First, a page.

2009-S John Tyler (1841-1845) Presidential Dollar PR69DCAM { PCGS-4 } (Apr'2013) Tyler was the first president to succeed to office following the death of the incumbent. The two had campaigned with the slogan "Tippecanoe and Tyler Too!" In office, he managed to alienate both the Democrats and his own Whig party, and failed to get the nomination for a second term. He dedicated the last half of his term in office to the annexation of Texas, which would eventually be signed by his successor. The era of the great leaders in the Oval Office that had graced the inception of this country was over, but there would be others that would step up from time to time. In the beginning, it was politics that had held us together. Now, it was becoming clear that politics would become what would try to drive us apart.
2009-S John Tyler First Strike 407398 2009-S $1 PR69DC 773 94 77394
2009-S John Tyler Presidential Dollar PR69DCAM { PCGS-4 } First Strike (May'2013) 10th President (1841-1845)
2009-S James Knox Polk 408615 2009-S $1 PR69DC 1379 179 4513697
2009-S James Polk (1845-1849) Presidential Dollar PR69DCAM { PCGS-4 } (Apr'2013) Polk was the last strong pre–Civil War president, and he is the earliest of whom there are surviving photographs taken during a term in office. He is noted for his foreign policy successes. He threatened war with Britain over the issue of which nation owned the Oregon Country, then backed away and split the ownership of the region with Britain. When Mexico rejected American annexation of Texas, Polk led the nation to a sweeping victory in the Mexican-American War, which gave the United States most of its present Southwest. As he had promised, he served just one term. He died three months after leaving office of cholera.
2009-S James Knox Polk First Strike 407400 2009-S $1 PR69DC 748 116 748116
2009-S James Polk Presidential Dollar PR69DCAM { PCGS-4 } First Strike (May'2013) 11th President (1845-1849)
2009-S Zachary Taylor 408616 2009-S $1 PR69DC 1323 244 4366890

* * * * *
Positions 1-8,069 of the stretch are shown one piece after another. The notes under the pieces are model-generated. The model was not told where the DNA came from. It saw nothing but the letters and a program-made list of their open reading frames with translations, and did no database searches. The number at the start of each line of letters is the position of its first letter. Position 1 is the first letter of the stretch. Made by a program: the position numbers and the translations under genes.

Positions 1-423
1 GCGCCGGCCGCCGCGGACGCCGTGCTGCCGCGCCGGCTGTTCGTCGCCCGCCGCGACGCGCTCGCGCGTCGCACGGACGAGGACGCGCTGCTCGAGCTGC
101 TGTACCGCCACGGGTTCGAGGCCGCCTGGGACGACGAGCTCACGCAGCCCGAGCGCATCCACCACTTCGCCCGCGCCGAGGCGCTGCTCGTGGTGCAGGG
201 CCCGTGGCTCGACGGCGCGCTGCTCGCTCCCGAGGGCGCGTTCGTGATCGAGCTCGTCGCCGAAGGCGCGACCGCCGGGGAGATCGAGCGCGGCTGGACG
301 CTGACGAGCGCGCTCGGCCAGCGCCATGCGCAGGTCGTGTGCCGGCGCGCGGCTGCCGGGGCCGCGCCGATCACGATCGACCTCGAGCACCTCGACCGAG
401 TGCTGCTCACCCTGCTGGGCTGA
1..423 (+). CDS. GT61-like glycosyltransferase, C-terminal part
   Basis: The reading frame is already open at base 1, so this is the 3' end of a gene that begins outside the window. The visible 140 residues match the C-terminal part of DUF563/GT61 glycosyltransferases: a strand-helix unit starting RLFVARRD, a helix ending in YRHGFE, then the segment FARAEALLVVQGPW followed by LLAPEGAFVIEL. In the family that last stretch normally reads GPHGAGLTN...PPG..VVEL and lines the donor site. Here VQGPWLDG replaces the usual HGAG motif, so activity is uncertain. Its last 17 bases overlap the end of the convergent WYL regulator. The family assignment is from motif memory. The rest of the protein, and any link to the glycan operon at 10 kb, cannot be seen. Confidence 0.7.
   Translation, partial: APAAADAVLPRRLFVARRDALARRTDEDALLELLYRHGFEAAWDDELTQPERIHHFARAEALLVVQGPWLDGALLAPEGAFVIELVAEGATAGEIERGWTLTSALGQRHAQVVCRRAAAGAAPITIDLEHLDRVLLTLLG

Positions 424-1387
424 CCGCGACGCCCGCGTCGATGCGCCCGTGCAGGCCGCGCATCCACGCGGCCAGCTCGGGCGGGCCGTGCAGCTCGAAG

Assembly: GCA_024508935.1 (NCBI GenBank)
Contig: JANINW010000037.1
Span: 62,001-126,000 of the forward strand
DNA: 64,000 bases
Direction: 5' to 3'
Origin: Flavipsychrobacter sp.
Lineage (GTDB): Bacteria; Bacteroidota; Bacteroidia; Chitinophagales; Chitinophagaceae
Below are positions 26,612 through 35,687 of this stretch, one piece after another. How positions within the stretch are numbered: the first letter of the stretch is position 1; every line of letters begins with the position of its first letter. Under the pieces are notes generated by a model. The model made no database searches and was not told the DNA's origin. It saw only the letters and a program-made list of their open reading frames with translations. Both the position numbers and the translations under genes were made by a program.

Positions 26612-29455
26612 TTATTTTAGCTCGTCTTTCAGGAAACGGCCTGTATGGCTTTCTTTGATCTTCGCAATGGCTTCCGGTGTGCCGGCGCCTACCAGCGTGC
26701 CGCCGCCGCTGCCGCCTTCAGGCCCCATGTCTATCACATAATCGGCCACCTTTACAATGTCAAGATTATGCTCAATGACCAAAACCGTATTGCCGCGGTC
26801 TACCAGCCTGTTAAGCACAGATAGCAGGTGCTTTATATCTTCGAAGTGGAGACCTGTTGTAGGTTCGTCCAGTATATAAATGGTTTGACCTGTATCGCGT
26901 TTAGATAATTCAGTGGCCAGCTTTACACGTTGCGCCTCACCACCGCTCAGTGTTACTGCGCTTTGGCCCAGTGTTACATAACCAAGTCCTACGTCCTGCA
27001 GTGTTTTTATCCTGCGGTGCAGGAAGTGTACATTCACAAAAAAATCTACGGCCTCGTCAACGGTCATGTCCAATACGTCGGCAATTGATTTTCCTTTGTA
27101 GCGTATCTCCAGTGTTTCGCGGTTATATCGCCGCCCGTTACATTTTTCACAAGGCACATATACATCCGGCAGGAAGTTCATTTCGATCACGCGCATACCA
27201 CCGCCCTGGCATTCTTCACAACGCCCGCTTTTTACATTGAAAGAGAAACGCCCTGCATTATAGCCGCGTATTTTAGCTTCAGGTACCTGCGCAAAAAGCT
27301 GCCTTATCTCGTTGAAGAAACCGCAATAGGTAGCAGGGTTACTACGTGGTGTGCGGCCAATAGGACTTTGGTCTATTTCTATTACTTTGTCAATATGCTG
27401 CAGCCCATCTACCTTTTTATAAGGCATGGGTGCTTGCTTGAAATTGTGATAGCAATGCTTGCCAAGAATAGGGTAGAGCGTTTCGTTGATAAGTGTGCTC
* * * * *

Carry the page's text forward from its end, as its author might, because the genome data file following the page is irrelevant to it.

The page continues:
2009-S Zachary Taylor (1849-1850) Presidential Dollar PR69DCAM { PCGS-4 } (Apr'2013) Known as "Old Rough and Ready" earned during a 40-year career that had several highlights in the Indian Wars, as president he angered many Southerners by taking a moderate stance on the issue of slavery. He urged settlers in New Mexico and California to bypass the territorial stage and draft constitutions for statehood, setting the stage for the Compromise of 1850. He was also the last sitting president to own slaves. He died, in office, of what is thought to be gastroenteritis.
2009-S Zachary Taylor First Strike 407402 2009-S $1 PR69DC 728 161 728161
2009-S Zachary Taylor Presidential Dollar PR69DCAM { PCGS-4 } First Strike (May'2013) 12th President (1849-1850)
2010-S Millard Fillmore First Strike 417261 2010-S $1 PR69DC 2420 182 2420182
2010-S Millard Fillmore Presidential Dollar PR69DCAM { PCGS-4 } First Strike (Apr'2013) 13th President (1850-1853)
2010-S Millard Fillmore 417879 2010-S $1 PR69DC 1063 136 3924549
2010-S Millard Fillmore (1850-1853) Presidential Dollar PR69DCAM { PCGS-4 } (Apr'2013) Fillmore was the last member of the Whig Party to hold the office of POTUS. He succeeded to office after Zachary Taylor died in office. After his presidency, he joined the Know-Nothing movement; throughout the Civil War, he opposed President Abraham Lincoln and during Reconstruction supported President Andrew Johnson. He is consistently included in the bottom 10 of historical rankings of Presidents of the United States.
2010-S Franklin Pierce First Strike 417263 2010-S $1 PR69DC 2312 227 2312227
2010-S Franklin Pierce Presidential Dollar PR69DCAM { PCGS-4 } First Strike (Apr'2013) 14th President (1853-1857)
2010-S Franklin Pierce 417880 2010-S $1 PR69DC 1050 172 3925593